“Koi need at least three feet of water to survive.” 95% of the ponds that we build are two feet deep in the center, and the koi are happy and healthy as can be.
“I don’t want to be troubled with bringing my fish inside for the winter.” Koi are an extremely hardy fish, whose ancestors over-wintered in freezing conditions, and still do. Just keep the water circulating and maintain a hole in the ice and they’ll never know the difference.
“I don’t want to spend thousands of dollars on my fish.” Actually, pet quality koi start at $5.00 each with show quality koi going for one hundred thousand dollars or more. Since fish food is also very inexpensive, how much you want to spend on fish is your decision.
“You can’t have koi in a pond that has rocks and gravel” Koi are actually just a fancy variety of carp, and all carp are bottom feeders. They love to swim along the bottom and scavenge everything that is available on and in-between rocks. In nature, it’s not uncommon to find ponds, lakes, or rivers with rocks on the bottom.
Contact us for more information

What does the average pond cost?

What does the average pond cost?

The average pond “shopper” may see this as a simple question, one that any landscaping expert could tell off the top of his or her head. In reality, a true expert will take this question and ask the shopper for a definition of “average.”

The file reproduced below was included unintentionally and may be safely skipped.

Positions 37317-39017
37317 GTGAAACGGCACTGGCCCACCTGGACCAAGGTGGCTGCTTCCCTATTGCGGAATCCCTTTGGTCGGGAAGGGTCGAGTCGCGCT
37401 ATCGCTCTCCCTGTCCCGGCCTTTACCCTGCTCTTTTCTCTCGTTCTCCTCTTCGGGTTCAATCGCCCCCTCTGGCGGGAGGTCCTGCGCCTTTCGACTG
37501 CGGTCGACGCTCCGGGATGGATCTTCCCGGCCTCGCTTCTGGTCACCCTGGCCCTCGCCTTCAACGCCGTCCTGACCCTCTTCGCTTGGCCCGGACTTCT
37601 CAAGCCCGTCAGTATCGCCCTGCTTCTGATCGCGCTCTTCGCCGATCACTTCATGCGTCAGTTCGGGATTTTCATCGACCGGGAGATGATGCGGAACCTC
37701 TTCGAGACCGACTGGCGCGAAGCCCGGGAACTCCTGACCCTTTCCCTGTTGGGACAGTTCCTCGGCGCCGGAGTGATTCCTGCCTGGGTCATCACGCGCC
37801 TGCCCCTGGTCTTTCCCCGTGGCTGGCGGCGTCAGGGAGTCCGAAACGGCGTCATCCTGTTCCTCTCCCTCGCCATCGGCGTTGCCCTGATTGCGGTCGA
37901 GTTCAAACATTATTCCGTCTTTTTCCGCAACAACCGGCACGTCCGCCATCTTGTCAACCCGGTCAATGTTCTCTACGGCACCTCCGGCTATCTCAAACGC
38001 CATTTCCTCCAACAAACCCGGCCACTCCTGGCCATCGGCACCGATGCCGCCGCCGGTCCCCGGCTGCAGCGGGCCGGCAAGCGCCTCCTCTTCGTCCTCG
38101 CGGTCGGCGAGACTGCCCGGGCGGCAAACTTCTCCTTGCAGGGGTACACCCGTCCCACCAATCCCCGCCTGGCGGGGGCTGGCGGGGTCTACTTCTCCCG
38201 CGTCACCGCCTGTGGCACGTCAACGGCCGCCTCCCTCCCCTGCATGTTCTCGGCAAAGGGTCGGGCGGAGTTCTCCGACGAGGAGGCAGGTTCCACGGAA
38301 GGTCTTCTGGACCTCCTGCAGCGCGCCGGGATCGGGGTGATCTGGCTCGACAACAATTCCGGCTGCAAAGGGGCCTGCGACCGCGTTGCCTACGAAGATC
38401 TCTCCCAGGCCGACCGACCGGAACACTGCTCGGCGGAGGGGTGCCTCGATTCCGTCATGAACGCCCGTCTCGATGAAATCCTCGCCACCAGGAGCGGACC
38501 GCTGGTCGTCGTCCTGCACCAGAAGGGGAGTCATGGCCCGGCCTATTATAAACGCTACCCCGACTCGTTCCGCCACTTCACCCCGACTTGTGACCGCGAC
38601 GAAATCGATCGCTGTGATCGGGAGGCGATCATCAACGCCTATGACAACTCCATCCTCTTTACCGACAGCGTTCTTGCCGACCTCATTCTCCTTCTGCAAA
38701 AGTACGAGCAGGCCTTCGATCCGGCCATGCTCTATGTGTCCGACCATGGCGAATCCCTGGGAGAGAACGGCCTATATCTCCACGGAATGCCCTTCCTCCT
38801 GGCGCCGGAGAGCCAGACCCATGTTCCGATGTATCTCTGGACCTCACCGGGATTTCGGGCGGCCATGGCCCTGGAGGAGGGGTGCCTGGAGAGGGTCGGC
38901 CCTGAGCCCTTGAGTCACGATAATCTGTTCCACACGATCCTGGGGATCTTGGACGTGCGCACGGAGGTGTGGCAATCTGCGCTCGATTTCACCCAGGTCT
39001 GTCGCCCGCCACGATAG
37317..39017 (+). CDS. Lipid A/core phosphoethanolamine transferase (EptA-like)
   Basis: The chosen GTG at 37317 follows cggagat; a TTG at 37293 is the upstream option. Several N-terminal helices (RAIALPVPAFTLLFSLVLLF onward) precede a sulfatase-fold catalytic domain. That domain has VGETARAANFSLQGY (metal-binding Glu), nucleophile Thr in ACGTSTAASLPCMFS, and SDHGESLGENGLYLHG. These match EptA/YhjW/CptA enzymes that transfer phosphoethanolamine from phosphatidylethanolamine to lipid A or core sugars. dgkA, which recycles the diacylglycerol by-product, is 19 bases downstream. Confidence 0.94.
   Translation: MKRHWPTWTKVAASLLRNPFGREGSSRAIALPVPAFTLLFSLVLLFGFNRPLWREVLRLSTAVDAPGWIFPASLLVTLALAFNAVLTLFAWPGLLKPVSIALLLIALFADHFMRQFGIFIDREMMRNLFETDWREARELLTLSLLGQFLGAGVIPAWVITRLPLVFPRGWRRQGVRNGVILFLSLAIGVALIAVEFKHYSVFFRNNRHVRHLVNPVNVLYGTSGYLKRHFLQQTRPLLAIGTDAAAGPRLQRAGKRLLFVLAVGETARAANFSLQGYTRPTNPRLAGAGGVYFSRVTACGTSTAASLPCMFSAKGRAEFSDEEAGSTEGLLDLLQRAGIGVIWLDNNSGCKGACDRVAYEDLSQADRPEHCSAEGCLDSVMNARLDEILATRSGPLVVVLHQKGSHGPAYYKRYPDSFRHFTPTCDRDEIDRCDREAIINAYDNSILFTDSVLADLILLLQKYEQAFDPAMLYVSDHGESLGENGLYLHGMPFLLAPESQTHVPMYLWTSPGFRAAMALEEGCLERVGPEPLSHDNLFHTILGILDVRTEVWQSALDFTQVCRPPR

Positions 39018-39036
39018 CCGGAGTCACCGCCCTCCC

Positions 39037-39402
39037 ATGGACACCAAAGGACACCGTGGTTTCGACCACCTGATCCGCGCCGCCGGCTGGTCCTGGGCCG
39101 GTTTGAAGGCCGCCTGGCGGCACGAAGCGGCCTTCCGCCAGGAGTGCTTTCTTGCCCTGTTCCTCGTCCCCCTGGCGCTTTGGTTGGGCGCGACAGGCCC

what does the average pond cost?
what does the average pond cost?

What does an average pond look like to you?

Sure, technically and mathematically, average equates to the sum of numbers divided by the amount of numbers, but an expert will ask the buyer to punch in those digits. The concept of “average” is difficult to define when playing with custom designed products. When it comes to ponds, each is individually crafted to fit the new environment, and as a buyer, you should keep in mind that the average numbers will fluctuate to your particular pond. But really– you might be asking– what does the average pond cost?

Common costs

For the sake of giving a ballpark number, we will implement the most commonly built ponds in our particular market, which would mean a pond about 10’ x 15’ in size. Given these numbers, the “average” will begin around $8,500 but commonly rounds up to about $12,000-$17,000. Now this range depends on how many custom features the pond aspires to have. A pond alone may be around $8,500 (at that particular size), but add-ons that many people envision in a pond, such as plants, lights, waterfalls, fish, etc., will add to the base price.

what does the average pond cost?
what does the average pond cost?

 

Customize-able features

Why would the final price tag of a pond be vastly different than the base model? Ponds, like cars, are very customizable. Certain people only want the car with roll up windows and an AM/FM radio. While others want the leather seats with a navigation system and an engine push start button. So when you ask for a basic pond, it doesn’t  include the add-ons that most people like in a pond. This will include fish, plants, lights, etc.  This can change the definition of what the average pond costs.

What can we do for you?

Before getting attached to these numbers, if you’re considering adding a water feature to your home, give us a call and let’s begin at a drawing board. We can provide you with details, options for your particular design, and digits that are worth contemplating. Who needs average when you can have it personalized?